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Shadowy US spy firm promises to surveil Crypto users for the highest bidder

by Kit Klarenberg 
Part 3 - ‘Patterns of life’ and ‘bed down locations’

A February 2021 U.N. special rapporteur report on the impact of American sanctions on Venezuela ruled they were “collective punishment,” and Caracas lived on just 1% of its pre-sanctions income. The previous March, Alfred de Zayas, formerly an independent expert for the United Nations Human Rights Council, calculated that over 100,000 Venezuelans had died as a result of the restrictions.

Despite this monstrous human toll, and countless calls from prominent rights groups and international institutions to end the suffering, Washington rigidly enforces the sanctions regime, and seeks to harshly punish any individual or organization helping Caracas skirt restrictions. While measures have eased slightly following Russia’s invasion of Ukraine, the Stateside prosecution of Colombian businessman Alex Saab, abducted from Cape Verde in October 2020, for selling food to the Venezuelan government is ongoing.

Saab could be soon joined in the dock, if Anomaly 6 has anything to do with it. One of the company’s leaked sales presentations provides several case studies showing how its spying technology can be used by security and intelligence services to “derive understanding of the actions of individuals associated with sanctions violations.

By homing in on the location of the Venezuelan government’s sanctioned cryptocurrency exchange, the National Superintendence of Cryptoactives and Related Activities (Sunacrip), which manages all crypto activities in the country, Anomaly 6 identified two specific IoT devices “which show the value of the A6 dataset in this endeavor.

Scouring data generated at the site back to January 1, 2020, Anomaly 6 found thousands of signals emitted by IoT devices and smartphones. From there, it “built out the pattern of life for the devices in that search” – in other words, the locations device owners traveled to and from, when, and where they lived. In all, these devices produced “over 593,374 geographic points of reference”, in Argentina, Colombia, and Venezuela.

From this amorphous corpus, Anomaly 6 identified one device with “a unique travel pattern which makes it worth further investigation.” In particular, its movements indicated a “very well-defined pattern of life in and around Caracas” – although the company professed to be “much more interested in its travel to the Colombian border in the Cúcuta/San Antonio del Táchira border area.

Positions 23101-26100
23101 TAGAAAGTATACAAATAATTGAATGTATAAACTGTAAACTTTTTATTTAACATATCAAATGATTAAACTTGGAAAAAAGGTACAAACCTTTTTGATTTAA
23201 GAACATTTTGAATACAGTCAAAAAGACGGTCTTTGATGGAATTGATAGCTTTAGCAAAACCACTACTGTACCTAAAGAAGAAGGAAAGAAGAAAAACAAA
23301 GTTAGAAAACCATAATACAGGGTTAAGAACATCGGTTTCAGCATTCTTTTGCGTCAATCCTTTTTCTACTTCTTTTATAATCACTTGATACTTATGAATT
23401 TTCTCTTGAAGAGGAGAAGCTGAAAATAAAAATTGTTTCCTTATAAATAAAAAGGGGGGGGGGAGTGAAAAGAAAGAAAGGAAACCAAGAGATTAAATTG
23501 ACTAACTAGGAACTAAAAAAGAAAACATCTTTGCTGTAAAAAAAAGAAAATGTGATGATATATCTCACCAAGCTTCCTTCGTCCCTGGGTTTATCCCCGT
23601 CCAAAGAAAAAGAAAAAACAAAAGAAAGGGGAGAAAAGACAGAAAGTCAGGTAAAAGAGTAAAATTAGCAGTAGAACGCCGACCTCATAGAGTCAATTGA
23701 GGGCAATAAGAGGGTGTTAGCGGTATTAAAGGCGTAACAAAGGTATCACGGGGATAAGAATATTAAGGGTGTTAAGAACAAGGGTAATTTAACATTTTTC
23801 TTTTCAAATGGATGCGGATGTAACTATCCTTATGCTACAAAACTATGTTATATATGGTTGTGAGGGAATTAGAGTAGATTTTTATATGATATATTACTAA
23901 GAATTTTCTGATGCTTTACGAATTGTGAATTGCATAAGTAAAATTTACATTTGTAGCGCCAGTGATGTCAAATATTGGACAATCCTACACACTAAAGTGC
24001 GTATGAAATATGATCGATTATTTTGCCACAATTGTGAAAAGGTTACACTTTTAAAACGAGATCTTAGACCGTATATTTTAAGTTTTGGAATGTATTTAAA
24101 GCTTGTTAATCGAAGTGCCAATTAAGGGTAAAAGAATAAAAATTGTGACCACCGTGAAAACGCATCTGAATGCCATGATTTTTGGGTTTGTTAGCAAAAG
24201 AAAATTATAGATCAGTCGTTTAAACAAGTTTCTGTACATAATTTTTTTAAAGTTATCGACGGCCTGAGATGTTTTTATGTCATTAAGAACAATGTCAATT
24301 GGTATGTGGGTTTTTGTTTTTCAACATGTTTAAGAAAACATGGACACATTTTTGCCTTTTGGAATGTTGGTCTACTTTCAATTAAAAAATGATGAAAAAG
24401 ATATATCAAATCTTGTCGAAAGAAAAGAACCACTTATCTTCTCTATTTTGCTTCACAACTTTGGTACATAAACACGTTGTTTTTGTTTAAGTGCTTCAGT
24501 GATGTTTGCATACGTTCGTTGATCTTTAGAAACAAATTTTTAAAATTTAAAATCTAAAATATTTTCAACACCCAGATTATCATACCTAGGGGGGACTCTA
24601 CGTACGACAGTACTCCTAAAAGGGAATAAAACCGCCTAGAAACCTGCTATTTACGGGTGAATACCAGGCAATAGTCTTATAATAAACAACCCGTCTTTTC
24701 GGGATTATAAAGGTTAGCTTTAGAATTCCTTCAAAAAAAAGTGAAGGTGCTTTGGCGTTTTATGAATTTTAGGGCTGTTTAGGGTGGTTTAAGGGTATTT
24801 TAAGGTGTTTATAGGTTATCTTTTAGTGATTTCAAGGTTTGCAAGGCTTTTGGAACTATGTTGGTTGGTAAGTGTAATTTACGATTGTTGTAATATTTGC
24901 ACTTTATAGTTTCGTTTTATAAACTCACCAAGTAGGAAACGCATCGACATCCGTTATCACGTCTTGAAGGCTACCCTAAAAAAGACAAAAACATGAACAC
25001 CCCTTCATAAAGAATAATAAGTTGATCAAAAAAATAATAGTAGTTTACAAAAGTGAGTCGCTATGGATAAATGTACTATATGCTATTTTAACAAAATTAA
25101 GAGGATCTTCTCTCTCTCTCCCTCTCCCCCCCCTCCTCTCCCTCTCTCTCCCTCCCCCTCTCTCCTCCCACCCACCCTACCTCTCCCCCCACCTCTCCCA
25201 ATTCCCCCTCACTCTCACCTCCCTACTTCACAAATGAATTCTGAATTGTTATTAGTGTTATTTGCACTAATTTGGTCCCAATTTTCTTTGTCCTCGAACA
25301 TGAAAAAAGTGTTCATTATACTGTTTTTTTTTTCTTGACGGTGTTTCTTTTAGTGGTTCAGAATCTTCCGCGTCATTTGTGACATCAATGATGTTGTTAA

That Anomaly 6 was able to track this device while in flight was said to highlight a “unique aspect” of its dataset. The device “took a less than seven hour trip from Caracas to San Antonio del Táchira (Juan Vicente Gómez International Airport) which landed (or was on final approach at 0923 on 23 Feb).

With less than 10 flights a day on average to this airport (pre-Covid 19), it would not be difficult to ascertain a short list of personalities of interest with access to Venezuelan passenger name records,” Anomaly 6 bragged. “Additionally, we can see that this device transits to the border crossing locations in the short time it was located in the area.

This border area was of note for Anomaly 6 as, “according to open source reporting, historically, Venezuelans have used border areas for cash pickup/drops to skirt sanctions put in place by the international community.” Such activities “provide access to hard currency to actors and governments which have been cut off from U.S. dollar trading platforms.

A “second device of interest” was found to have traveled to Medellín, Colombia, and its “pattern of life” indicated its owner had “connections to the financial/banking environment.

Both of these devices exhibit [patterns of life] that warrant further exploration, especially when combined with fact [sic] they have been located at the Sunacrip HQ,” Anomaly 6 concluded. “Further investigation can find bed down locations as well as other insights for business locations, international travel, and other device co-location.


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